What is a Free Hit in Cricket?


Free hit in cricket is one of the best innovations in the game. A free hit not only adds to the excitement and drama but can also change the complexion of the match. The concept of a "free hit" in cricket represents a unique and game-changing rule that has added an extra layer of excitement to the sport. Essentially, it involves a specialised delivery, bowled as a penalty to the batting side.

What sets a free hit apart from a regular delivery is that the batsman enjoys immunity from most conventional modes of dismissal. This means that regardless of how the delivery unfolds, whether it's a boundary, a mishit, or even a swing and a miss, the batsman cannot be declared out by traditional methods such as being bowled, caught, or given out leg-before-wicket (LBW). So what is free hit and how does it work? We explore all of it here.

When does the umpire signal a free hit?

A free hit in cricket is a rule triggered by a specific action of the bowler—delivering a no-ball by overstepping the bowling crease. This overstepping essentially means that the bowler has transgressed the front line, infringing upon the batsman's space during the delivery. To alert everyone on the field and in the stands about the upcoming free hit, it's the responsibility of the on-field umpire to make a clear and unmistakable signal. This is accomplished by raising one arm high above their head and forming a circular motion with their index finger.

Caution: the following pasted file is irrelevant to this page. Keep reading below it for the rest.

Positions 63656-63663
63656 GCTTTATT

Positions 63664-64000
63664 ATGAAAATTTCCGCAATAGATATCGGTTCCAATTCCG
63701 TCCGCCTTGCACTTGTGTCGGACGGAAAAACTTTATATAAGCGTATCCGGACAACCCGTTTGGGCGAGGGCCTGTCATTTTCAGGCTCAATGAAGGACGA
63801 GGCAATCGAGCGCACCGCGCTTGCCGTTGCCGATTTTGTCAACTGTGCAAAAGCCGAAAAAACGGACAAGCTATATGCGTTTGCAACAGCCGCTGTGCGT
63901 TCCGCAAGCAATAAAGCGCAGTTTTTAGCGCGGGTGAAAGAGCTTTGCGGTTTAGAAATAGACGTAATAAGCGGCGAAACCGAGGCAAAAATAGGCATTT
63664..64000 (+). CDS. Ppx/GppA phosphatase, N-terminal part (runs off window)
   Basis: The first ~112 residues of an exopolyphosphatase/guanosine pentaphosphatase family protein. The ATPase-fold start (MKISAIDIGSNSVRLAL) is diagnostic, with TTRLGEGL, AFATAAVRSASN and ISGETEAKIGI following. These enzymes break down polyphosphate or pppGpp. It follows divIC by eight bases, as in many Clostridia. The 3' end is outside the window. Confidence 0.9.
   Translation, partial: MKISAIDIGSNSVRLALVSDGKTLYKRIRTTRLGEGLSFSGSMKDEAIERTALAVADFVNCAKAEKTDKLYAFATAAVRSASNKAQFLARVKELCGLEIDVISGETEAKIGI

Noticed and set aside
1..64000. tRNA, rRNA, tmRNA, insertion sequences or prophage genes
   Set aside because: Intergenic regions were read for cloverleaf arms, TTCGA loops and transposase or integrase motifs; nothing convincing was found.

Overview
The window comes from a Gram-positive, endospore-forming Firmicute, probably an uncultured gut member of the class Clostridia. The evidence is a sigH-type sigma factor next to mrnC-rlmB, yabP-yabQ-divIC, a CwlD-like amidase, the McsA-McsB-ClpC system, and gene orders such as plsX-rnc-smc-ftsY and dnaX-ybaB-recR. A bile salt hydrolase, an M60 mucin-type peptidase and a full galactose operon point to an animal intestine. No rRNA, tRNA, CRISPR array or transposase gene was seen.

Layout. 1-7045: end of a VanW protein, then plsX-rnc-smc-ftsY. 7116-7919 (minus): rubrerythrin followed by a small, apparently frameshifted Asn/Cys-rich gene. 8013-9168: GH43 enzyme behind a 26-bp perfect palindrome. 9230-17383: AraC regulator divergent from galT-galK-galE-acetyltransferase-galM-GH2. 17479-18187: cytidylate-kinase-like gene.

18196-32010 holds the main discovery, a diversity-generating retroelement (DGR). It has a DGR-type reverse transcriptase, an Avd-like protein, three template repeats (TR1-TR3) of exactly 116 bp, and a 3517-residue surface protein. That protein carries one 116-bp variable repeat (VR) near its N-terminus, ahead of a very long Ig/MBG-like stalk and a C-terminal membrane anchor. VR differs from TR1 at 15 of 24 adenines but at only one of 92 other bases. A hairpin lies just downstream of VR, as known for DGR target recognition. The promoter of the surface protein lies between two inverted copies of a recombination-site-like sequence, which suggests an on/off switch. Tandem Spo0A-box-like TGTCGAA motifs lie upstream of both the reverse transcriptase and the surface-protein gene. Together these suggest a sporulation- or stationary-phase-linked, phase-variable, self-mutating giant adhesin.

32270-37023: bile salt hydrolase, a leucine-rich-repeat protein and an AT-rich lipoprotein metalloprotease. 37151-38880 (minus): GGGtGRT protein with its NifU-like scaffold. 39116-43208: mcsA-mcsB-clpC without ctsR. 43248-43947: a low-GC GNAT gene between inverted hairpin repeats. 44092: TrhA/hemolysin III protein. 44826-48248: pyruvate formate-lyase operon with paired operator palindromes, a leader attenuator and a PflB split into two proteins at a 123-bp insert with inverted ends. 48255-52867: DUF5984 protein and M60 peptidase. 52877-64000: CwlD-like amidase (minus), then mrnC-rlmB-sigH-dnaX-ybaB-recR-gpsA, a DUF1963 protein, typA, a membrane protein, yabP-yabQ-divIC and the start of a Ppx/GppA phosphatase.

The significance of this signal lies in its ability to grant a considerable advantage to the batting side. It's a moment of anticipation and excitement as the batsman prepares to face a delivery where they can't be dismissed by traditional means, except in rare instances. This gesture also adds an element of transparency and clarity to the game, ensuring that all stakeholders understand the change in the delivery's status and the unique rules that apply to a free hit.

When was the free hit used for the first time?

The introduction of the free hit in international cricket by the International Cricket Council (ICC) marked a significant milestone in the sport's evolution. This revolutionary rule was implemented during the late 20th century, specifically in the early 1990s, with its debut in the One Day Internationals (ODIs) format. The key driving force behind this innovation was the desire to address a particular issue that had been causing concern in the cricketing community: bowlers consistently overstepping the bowling crease, leading to no-balls.

Overstepping, where a bowler's front foot crosses the line of the bowling crease during the delivery stride, has become a prevalent issue. This transgression not only disrupted the rhythm of the game but also frustrated both players and spectators. The ICC recognised the need to introduce a deterrent against such a breach of the rules. The result was the birth of the free hit, designed to penalise bowlers who overstepped the crease by granting the batting side not only a bonus run but also a unique opportunity to take full advantage of the following delivery. 

When was the free hit used for the first time

Free-hit rules

Let's delve deeper into the rules governing a free hit: